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The Stinchcombe Connection:


How Stinchcombe lost the Tyndale Monument

View of the Tyndale Monument on Nibley Knoll looking toward Drakestone Point Stinchcombe
View of the Tyndale Monument on Nibley Knoll looking toward Drakestone Point Stinchcombe

Monumental Loss

As most people know, the Tyndale monument stands on Nibley Knoll, above the village of North Nibley. You can read about William Tyndale and the Tyndale family in earlier articles on this website.

It is a little-known fact that Stinchcombe Hill was the preferred location for the monument at one stage. This article draws on contemporary newspapers to tell how our local beauty spot came to miss out on this honour. The various locations mentioned are indicated on the map below.

Map showing locations mentioned in the article

Monumental Rivalry

The original idea, conceived around 1860, seems to have been for a monument in North Nibley. A Committee was set up, Lord Fitzhardinge offered a site on Nibley Knoll and fundraising began.

Everything might have reached a speedy conclusion except that some subscribers began to promote Stinchcombe Hill as a rival site. They included some big names like the 3rd Earl of Ducie and the Reverend Sir George Prevost. The latter offered an elevated location about 300 yards north of the Drakestone as an alternative location. Lord Fitzhardinge continued to favour Nibley Knoll.

Long letters written under pseudonyms such as “Alpha” and “Vallicola” appeared in the local press arguing the advantages and disadvantages of each site. Stinchcombe Hill was accepted as being higher and more prominent, however, some thought this necessitated a larger, more expensive monument. Others considered that the Drakestone was the obvious location on Stinchcombe Hill and were not impressed with the proposed site. The proximity of the Stinchcombe Hill rifle range was another disadvantage in terms of public safety. On the matter of access, some felt that Nibley Knoll was more convenient as a decent road came quite close. Others considered that the long, narrow road onto Stinchcombe Hill was preferrable to having to walk the last stretch onto Nibley Knoll.

Whether North Nibley or Stinchcombe had the stronger claim to be the birthplace of William Tyndale was an important consideration for many – as an example see the letter of Joseph Witts below. At least he was brave enough to use his real name! The birthplace question is a matter still unresolved to this day but is outside the remit of this short article.

Joseph Witts' letter to the Daily Post 1860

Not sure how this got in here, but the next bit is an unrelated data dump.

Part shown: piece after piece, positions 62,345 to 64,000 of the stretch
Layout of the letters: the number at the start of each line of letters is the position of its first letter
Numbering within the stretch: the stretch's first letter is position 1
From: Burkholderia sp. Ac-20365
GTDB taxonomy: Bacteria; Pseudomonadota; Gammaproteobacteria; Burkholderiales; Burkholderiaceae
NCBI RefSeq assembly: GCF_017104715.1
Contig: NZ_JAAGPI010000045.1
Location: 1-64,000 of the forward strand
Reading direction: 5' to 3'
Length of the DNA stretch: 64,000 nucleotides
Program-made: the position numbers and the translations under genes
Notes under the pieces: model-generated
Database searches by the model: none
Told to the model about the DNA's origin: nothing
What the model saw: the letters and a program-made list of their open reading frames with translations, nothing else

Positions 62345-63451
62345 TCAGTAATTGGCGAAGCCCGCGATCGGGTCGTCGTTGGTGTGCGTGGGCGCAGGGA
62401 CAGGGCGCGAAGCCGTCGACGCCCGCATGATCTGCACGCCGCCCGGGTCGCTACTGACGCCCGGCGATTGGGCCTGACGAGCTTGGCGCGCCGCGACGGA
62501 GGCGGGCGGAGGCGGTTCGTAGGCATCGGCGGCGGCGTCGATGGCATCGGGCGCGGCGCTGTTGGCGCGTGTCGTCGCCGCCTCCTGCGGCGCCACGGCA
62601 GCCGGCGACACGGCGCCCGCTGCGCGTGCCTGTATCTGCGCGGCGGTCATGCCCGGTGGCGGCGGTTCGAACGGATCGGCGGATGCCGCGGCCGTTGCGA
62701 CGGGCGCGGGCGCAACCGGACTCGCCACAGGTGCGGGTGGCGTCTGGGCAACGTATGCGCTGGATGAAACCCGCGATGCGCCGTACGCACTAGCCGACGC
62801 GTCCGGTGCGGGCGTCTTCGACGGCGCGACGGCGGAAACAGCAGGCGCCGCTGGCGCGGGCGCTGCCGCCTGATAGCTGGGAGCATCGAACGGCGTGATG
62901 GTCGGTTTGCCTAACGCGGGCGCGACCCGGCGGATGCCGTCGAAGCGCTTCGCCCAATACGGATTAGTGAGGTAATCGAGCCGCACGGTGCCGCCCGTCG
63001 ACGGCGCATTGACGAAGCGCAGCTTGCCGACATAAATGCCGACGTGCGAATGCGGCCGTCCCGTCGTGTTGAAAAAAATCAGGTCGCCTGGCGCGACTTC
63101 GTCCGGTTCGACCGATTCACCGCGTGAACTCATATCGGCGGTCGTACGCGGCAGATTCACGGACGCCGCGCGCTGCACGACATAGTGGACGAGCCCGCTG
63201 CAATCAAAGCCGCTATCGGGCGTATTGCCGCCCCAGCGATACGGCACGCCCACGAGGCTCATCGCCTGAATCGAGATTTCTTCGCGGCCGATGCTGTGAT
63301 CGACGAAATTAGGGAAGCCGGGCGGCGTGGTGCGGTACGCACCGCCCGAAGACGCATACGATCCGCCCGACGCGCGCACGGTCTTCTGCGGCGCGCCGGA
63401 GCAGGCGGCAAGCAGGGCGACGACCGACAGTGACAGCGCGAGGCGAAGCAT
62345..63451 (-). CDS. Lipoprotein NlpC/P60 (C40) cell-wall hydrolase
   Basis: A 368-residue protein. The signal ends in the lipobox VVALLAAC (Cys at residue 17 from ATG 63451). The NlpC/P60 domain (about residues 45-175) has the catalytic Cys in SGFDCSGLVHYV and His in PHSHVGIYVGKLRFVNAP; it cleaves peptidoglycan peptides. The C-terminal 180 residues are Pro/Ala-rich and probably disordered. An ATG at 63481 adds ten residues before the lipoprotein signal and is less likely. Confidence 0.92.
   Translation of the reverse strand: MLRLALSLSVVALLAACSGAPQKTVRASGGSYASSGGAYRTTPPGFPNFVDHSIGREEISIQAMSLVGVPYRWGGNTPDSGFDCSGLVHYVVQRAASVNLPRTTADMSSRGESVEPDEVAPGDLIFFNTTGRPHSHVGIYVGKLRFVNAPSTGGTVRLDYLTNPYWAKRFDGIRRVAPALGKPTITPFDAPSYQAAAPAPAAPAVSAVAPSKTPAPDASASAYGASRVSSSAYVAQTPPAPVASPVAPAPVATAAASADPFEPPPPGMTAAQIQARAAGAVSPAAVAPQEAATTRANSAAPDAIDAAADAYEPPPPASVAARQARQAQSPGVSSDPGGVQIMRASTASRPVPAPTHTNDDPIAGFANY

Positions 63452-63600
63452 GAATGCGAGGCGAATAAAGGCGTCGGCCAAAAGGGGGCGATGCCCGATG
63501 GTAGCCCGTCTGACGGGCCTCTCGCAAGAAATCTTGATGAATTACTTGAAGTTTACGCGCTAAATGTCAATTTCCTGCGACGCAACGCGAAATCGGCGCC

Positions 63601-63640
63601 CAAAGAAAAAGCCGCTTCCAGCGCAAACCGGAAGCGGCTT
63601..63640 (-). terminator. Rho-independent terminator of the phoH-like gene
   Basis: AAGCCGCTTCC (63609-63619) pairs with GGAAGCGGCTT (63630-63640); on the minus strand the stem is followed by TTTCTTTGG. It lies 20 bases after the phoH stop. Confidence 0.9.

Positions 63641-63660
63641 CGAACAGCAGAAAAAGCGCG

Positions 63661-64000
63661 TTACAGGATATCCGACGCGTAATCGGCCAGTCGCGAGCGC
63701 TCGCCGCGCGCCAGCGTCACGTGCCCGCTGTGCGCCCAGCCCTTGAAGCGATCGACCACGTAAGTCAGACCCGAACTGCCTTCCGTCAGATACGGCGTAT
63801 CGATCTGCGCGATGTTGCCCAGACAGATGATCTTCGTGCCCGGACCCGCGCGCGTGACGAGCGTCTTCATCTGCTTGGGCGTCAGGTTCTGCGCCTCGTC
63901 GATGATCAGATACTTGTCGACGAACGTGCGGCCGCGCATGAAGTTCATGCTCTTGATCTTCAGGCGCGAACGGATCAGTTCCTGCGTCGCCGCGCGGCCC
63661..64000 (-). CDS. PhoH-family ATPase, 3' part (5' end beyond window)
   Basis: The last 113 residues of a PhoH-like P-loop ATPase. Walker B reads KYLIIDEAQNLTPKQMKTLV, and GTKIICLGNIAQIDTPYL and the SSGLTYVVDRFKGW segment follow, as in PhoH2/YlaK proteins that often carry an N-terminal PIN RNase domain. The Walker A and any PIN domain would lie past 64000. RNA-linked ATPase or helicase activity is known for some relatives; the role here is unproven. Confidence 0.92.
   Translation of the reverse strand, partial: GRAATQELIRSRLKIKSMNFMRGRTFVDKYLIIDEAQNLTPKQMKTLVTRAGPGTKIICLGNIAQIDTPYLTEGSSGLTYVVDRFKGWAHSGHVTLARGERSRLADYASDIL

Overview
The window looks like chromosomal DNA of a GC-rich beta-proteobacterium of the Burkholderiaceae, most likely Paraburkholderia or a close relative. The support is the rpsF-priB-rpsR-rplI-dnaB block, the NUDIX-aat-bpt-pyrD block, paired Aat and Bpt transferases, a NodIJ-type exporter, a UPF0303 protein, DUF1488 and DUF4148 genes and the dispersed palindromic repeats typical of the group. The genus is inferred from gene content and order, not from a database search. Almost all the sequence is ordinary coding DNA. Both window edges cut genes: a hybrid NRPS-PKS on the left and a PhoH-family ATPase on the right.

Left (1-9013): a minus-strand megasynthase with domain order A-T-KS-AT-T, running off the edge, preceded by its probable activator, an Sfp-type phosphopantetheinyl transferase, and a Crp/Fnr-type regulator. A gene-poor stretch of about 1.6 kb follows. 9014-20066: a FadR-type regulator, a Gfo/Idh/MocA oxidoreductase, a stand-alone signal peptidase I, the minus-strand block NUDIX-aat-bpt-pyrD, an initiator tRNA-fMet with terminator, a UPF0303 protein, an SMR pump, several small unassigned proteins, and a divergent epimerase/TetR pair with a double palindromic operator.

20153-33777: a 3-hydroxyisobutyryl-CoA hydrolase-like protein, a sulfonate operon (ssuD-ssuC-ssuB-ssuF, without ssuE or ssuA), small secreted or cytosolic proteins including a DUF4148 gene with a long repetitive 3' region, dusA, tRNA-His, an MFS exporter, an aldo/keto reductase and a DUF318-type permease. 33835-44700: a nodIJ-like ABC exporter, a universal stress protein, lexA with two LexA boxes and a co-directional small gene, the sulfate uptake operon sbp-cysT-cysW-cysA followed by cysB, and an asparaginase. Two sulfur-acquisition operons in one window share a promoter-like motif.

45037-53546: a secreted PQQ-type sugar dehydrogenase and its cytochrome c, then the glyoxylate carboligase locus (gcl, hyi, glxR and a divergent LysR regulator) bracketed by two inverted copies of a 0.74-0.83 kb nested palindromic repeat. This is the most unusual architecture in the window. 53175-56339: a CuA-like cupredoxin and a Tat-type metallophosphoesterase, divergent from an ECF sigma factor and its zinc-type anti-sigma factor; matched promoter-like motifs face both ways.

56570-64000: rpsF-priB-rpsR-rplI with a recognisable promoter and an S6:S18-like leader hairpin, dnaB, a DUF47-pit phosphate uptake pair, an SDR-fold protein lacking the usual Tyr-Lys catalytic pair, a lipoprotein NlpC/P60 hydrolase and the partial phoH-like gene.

On 17th December 1860, the Committee met in Dursley. They resolved that Stinchcombe Hill was the preferred site, for the reasons set out in the newspaper item below. As is the way of these things that did not end the arguments!

Newspaper cutting December 1860 about Committee's decision in favour of Stinchcombe Hill

In February 1861, the Committee had a further meeting at the Town Hall in Dursley and yet again decided in favour of Stinchcombe Hill, as reported in the Stroud Journal. One would have thought that was pretty conclusive, but there is another twist in the tale.

Monumental Ambition

As well as being a peer, the 3rd Earl of Ducie was Captain of the Yeomen of the Guard and Lord Lieutenant of Gloucestershire. A few years earlier he had had Tortworth Court built for him, designed by the architect eventually to be responsible for the monument.

Unfortunately, Ducie’s intial ideas for the Tyndale monument were grandiose to say the least. Even in the 21st century they would probably be considered over-ambitious. He wanted an obelisk topped by a parabolic mirror that would reflect the sun’s rays far and wide. His concept, sub-titled “a curious proposal” was reported in many newspapers in Britain and abroad. The excerpt below comes from the Falkirk Herald of December 27th, 1860.


– Earl Ducie proposes that the column to be erected to the memory of Tyndale should be surmounted by a parabolic reflector or mirror of some kind which might be so constructed as to reflect the sun’s rays through a large angle, and be visible at a great distance, across the Severn, and up and down the line of the Midland Railway. “This reflector would” it is said “have a beautiful effect during many hours of the morning and evening in summer, and throughout the whole period of sunshine on a winter’s day, and would strikingly illustrate the great event of Tyndale’s life which it is proposed to commemorate.” – Builder

Less than Monumental Fundraising

Fundraising was hampered by the disagreements about the site of the monument. By December 1861, as reported in this cutting from the Morning Post, only £500 had been received in subscriptions. This was nothing like enough to execute the Earl of Ducie’s groundbreaking scheme. A mail drop to every parish and congregation in the county had a very poor response. As mentioned below, there was a real risk of the project being downsized to a drinking fountain!

Newspaper article Dec 1861 Tyndale monument plans in trouble

Monumental Effort

The fading prospect of having any sort of monument truly worthy of William Tyndale seems to have focussed minds. The Committee made its final decision on 10th January 1862, as reported in the following excerpt from the Bristol Times. The North Nibley faction had won the day, mainly because the Stinchcombe Hill scheme was simply too expensive. The Tyndale Monument was to be built on Nibley Knoll, as originally proposed.